The country portfolio evaluation covered all WFP activities in Somalia from 2012 to 2017.
It assessed WFP’s strategic positioning, the quality of and factors influencing WFP’s decision making, and the performance and results of portfolio activities. The evaluation provided evidence to inform the design of the new WFP Somalia interim country strategic plan.
The evaluation found that WFP strategically positioned itself well for responding in areas of its comparative advantage – emergency response, common services and preparedness activities – and nutrition. WFP’s portfolio was broadly relevant to beneficiaries’ needs and coherent with national policies at both the federal and state levels. Collaboration and alignment among United Nations agencies, however, were challenging given the goal of achieving integrated humanitarian, development and political objectives. Important opportunities for gender and protection analysis were missed. Limited attention was given to the longer-term needs of urban internally displaced persons. Country office leadership based strategic decisions appropriately on the national context, the food security situation, WFP’s mandate, national policy frameworks, donor conditionalities and changing governance structures. Strong safeguards were established against fraud and corruption, but a fine balance was required between protecting reputational risk and maintaining operational flexibility.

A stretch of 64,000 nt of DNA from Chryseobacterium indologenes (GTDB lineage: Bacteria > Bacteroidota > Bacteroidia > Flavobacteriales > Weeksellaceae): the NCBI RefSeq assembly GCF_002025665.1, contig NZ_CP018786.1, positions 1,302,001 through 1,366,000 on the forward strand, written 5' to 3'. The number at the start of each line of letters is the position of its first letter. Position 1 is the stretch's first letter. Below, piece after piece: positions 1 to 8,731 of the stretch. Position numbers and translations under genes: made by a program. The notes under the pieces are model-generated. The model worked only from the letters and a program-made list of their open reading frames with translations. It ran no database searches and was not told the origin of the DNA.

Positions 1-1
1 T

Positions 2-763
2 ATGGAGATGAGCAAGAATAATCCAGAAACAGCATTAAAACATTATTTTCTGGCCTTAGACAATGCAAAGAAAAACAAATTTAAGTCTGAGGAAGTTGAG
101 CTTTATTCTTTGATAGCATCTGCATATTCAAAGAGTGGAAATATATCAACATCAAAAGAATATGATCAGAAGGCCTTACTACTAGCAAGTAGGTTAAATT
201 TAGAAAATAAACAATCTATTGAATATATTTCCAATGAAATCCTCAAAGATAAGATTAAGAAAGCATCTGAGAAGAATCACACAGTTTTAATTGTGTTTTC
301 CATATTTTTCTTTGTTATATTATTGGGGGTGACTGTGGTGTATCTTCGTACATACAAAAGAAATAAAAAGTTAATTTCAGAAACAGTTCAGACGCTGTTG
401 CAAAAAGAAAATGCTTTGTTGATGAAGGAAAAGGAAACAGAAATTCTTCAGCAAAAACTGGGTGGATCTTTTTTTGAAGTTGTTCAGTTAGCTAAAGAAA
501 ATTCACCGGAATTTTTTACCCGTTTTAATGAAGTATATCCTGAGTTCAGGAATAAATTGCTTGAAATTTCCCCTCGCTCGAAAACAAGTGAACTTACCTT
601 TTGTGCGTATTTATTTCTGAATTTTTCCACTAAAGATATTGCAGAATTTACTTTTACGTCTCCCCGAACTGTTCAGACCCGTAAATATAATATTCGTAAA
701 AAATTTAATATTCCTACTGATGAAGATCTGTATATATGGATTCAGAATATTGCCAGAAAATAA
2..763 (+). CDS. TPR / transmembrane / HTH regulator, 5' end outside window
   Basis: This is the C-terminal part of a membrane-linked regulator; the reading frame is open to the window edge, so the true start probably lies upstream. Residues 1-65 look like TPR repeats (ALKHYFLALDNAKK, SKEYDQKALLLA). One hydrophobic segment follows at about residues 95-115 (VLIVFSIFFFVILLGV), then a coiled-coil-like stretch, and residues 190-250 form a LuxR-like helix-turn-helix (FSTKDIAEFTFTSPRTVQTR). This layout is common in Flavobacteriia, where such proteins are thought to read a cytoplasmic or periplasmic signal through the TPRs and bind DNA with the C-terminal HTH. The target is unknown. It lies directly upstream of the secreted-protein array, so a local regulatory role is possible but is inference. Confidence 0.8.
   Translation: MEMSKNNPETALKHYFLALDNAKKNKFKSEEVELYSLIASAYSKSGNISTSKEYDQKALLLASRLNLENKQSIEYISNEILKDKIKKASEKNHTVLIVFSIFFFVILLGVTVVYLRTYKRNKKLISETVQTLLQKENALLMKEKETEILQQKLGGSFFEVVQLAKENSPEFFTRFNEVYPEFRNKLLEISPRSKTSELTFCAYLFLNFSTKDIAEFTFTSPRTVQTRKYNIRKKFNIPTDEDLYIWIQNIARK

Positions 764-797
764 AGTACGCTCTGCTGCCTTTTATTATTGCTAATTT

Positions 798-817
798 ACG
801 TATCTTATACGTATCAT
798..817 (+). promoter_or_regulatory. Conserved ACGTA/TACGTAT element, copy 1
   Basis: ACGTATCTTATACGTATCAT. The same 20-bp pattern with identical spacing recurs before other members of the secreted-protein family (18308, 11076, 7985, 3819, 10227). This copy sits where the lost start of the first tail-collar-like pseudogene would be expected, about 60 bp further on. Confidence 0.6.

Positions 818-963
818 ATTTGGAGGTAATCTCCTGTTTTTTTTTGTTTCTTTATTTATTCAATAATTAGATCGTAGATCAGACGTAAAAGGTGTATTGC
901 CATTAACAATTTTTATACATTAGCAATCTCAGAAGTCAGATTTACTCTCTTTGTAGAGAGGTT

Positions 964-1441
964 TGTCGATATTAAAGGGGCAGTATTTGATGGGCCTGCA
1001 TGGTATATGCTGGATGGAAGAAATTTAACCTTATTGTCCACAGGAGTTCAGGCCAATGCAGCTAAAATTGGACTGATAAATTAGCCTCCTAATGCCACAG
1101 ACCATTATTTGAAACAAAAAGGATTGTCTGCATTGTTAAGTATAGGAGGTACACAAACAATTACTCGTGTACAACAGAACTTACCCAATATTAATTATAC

Several important lessons and good practices from the Somalia portfolio deserve wider consideration and dissemination throughout WFP, including the improved timeliness of assistance provision associated with the introduction and extensive use of the Global Commodity Management Facility; the decision to pre-register potential beneficiaries in WFP’s corporate beneficiary and transfer management system, SCOPE, as a preparedness measure; the successful use of cash rather than voucher transfers at scale; the feasibility of establishing a single biometric registry at scale, piloted through SCOPE; and the establishment of strategic partnerships with selected non-governmental organizations in specific thematic areas.
The evaluation makes eight recommendations for WFP: to provide technical leadership in developing and piloting a national safety net programme; to develop a long-term approach for assisting internally displaced persons; to shift the primary objective of food assistance for assets or training to the creation of productive assets and livelihoods; to strengthen the integration of gender and protection considerations in programming; to enhance the quality of targeting; to engage in broader inter-agency dialogue on approaches to capacity building; to improve implementation of the health and nutrition strategy; and to reorient the provision of school meals to an educational objective.